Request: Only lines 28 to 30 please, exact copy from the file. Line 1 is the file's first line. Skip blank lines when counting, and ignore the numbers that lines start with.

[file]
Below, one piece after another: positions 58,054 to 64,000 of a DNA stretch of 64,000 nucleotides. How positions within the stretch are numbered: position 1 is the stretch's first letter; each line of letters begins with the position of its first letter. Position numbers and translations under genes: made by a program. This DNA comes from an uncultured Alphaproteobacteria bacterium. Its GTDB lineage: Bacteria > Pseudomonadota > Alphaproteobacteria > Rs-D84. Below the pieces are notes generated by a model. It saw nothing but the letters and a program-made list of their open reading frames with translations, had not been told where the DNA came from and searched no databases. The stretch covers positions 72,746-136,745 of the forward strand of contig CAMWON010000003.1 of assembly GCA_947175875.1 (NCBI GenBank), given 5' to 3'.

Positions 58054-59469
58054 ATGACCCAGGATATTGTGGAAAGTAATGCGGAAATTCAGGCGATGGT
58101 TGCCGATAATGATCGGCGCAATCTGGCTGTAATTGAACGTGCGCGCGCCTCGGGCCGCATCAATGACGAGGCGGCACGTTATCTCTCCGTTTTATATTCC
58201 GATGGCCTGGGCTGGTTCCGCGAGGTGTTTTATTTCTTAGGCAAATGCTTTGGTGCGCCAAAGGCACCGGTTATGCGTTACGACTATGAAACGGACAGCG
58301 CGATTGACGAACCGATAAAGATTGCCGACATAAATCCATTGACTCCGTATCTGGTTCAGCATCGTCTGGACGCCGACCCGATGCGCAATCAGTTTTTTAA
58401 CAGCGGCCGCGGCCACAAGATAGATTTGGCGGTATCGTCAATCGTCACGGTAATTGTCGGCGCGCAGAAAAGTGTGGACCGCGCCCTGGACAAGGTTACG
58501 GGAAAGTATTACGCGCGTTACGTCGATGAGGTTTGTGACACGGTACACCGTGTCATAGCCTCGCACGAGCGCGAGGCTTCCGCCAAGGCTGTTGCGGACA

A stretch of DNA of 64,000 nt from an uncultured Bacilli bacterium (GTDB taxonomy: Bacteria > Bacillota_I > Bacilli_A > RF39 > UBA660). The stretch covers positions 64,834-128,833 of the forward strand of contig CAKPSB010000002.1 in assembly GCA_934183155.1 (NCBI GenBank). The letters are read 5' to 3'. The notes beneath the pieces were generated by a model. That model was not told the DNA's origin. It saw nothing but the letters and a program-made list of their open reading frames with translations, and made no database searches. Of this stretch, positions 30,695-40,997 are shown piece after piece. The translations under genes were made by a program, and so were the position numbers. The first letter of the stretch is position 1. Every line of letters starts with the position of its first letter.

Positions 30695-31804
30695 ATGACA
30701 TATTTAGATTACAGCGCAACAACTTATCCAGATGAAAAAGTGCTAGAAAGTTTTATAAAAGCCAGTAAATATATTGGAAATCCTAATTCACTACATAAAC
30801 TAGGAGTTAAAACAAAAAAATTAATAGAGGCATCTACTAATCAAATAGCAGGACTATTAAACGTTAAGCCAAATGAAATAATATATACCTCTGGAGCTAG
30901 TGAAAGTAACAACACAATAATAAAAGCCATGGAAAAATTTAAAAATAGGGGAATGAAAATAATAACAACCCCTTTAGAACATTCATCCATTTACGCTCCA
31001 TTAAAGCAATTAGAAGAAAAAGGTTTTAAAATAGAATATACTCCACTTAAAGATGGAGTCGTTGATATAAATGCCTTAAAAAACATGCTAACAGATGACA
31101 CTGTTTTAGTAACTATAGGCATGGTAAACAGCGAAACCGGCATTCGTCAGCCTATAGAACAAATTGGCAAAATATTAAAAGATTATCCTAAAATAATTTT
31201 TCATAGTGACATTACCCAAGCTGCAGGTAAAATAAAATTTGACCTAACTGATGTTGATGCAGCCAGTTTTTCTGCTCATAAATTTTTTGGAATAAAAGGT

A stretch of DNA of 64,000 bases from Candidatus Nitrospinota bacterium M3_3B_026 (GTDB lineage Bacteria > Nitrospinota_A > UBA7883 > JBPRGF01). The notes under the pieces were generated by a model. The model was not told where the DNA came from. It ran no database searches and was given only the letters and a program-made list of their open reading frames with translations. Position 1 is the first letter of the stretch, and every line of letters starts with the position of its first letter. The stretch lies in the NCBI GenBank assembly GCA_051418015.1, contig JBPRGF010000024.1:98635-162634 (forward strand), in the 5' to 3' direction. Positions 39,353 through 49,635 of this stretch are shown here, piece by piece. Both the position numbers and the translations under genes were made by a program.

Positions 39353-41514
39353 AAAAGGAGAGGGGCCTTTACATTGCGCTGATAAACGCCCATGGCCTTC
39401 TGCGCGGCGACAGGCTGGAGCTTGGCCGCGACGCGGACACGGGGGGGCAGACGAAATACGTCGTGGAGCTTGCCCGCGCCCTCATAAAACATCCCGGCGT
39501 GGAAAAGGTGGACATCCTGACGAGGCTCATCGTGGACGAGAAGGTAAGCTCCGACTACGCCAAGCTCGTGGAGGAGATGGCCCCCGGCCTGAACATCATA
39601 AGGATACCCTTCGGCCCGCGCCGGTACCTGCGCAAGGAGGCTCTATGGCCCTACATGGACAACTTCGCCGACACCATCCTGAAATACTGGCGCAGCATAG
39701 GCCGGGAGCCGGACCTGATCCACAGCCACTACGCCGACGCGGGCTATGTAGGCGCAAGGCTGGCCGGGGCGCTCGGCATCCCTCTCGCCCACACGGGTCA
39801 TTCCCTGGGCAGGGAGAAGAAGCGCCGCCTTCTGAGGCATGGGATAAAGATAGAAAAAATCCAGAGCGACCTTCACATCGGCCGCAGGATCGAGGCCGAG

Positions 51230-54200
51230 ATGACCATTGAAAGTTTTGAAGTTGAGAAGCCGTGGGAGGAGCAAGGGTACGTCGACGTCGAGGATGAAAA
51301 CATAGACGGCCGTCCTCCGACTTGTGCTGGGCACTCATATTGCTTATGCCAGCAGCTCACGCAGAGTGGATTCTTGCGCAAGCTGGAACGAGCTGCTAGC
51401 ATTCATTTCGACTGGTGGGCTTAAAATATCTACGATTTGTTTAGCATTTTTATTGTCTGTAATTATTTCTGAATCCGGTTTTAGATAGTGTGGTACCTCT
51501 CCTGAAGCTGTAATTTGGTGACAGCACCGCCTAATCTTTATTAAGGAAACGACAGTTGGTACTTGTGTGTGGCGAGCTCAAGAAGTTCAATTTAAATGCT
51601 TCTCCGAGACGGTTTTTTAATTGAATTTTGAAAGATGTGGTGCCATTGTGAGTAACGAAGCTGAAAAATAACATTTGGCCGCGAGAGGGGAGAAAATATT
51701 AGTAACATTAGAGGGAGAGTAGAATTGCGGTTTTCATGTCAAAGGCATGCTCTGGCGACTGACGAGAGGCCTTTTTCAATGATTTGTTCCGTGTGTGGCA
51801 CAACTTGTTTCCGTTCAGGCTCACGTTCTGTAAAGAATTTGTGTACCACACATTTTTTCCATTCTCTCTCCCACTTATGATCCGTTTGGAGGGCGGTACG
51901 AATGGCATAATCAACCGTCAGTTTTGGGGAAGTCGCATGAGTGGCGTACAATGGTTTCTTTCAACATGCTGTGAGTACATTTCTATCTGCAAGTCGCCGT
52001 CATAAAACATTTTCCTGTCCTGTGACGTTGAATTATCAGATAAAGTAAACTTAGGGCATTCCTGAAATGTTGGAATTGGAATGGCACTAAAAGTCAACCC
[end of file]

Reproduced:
51301 CATAGACGGCCGTCCTCCGACTTGTGCTGGGCACTCATATTGCTTATGCCAGCAGCTCACGCAGAGTGGATTCTTGCGCAAGCTGGAACGAGCTGCTAGC
51401 ATTCATTTCGACTGGTGGGCTTAAAATATCTACGATTTGTTTAGCATTTTTATTGTCTGTAATTATTTCTGAATCCGGTTTTAGATAGTGTGGTACCTCT
51501 CCTGAAGCTGTAATTTGGTGACAGCACCGCCTAATCTTTATTAAGGAAACGACAGTTGGTACTTGTGTGTGGCGAGCTCAAGAAGTTCAATTTAAATGCT